Messianic Ghosts does have a sort of repetition behind it, but also a form of religious mysticism that I really kind of blinked it out of existence, for the humming that takes place within the song along with the ambience was very seductive. Eye of Cloud was simplistic drone and ambience, and was pretty unremarkable. Horned Moon played once more with the tribal elements, and the giant track of Babel's Tongue was a grand song that can easily be meditated to.

So, as I said a few times before, maybe not in the same phrasing but with similar thought behind the statement, this may be a rerelease or reissue of things that have already passed and been done, but it's so good to visit the past once more. Sure, there's a lot of fresh material always being released at one point or another, but it's always nice to go back and look at where everyone gets their roots from every once in a while. And the first volume of Seeds In The Tide has done a wonderful job of that.
4
Brutal Resonance

Rapoon - Seeds In The Tide Volume 01

8.0
"Great"
N/A
Electroracle
Released 2012 by Zoharum Records
Twenty year veteran of the dark ambient genre, Rapoon, otherwise known as Robin Storey, comes with Seeds In The Tide Volume 1, a twenty year anniversary release containing two disks. The first CD contains rare tracks that were released on compilations between 1993 and 1999, while the second disc contains a reissue of 2002's Messianiacghosts. What's even better is that this is a pretty good release, and what's more is that there should be a following release coming soon documenting rare releases from years 2000 to our current date, 2013.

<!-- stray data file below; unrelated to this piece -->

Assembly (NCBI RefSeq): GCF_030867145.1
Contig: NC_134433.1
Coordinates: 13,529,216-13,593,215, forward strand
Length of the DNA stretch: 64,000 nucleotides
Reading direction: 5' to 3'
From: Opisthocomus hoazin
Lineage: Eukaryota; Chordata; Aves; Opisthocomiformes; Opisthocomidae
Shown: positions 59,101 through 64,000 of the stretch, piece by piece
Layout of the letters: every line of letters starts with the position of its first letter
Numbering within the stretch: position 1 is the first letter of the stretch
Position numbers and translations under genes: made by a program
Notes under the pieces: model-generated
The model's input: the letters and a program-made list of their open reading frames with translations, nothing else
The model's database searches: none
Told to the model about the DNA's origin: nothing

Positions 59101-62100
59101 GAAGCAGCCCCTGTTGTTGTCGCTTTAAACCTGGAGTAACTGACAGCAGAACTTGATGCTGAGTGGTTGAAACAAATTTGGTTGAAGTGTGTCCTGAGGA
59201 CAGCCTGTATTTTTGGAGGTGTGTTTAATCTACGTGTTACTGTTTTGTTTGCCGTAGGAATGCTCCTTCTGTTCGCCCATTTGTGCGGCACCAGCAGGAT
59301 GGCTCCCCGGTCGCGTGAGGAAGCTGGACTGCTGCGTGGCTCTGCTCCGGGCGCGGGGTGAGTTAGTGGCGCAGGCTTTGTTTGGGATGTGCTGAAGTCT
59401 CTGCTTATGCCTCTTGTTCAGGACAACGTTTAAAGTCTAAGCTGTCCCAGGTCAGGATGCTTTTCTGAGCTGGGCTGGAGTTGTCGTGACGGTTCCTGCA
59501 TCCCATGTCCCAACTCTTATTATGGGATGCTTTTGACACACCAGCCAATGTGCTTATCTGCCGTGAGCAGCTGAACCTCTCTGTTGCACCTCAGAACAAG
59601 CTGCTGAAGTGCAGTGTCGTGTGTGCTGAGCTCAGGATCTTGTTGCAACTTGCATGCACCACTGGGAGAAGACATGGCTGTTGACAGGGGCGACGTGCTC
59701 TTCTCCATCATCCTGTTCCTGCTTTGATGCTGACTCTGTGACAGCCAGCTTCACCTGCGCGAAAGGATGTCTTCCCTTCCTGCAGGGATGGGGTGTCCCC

Now, one might need not an explanation as to why this music is good, as the name Rapoon should just bring joy to one's ears. However, just in case one would like to argue, there is a whole lot to love in this release. Just because these are tracks that were put onto a compilation does not mean that they were tracks just good enough for a compilation. This is still the same artist, and all the similar essences are still here.

The African and Indian tribal influences make a comeback on most of the tracks, such as Shakaah. This particularly track also weaves in a few samples here and there, being distorted and sounding extremely high pitched, like children. What makes it a bit more interesting is that every time the samples come through, so do a few more excitable beats. It makes for a fantastic play on the album.

However, a problem that I did note with a few tracks were the repetitious beats, that sounded like they looped and looped and looped, because they did loop and loop and loop. I noticed this on Shakaah, Visionneuse, and Birethen in some moments.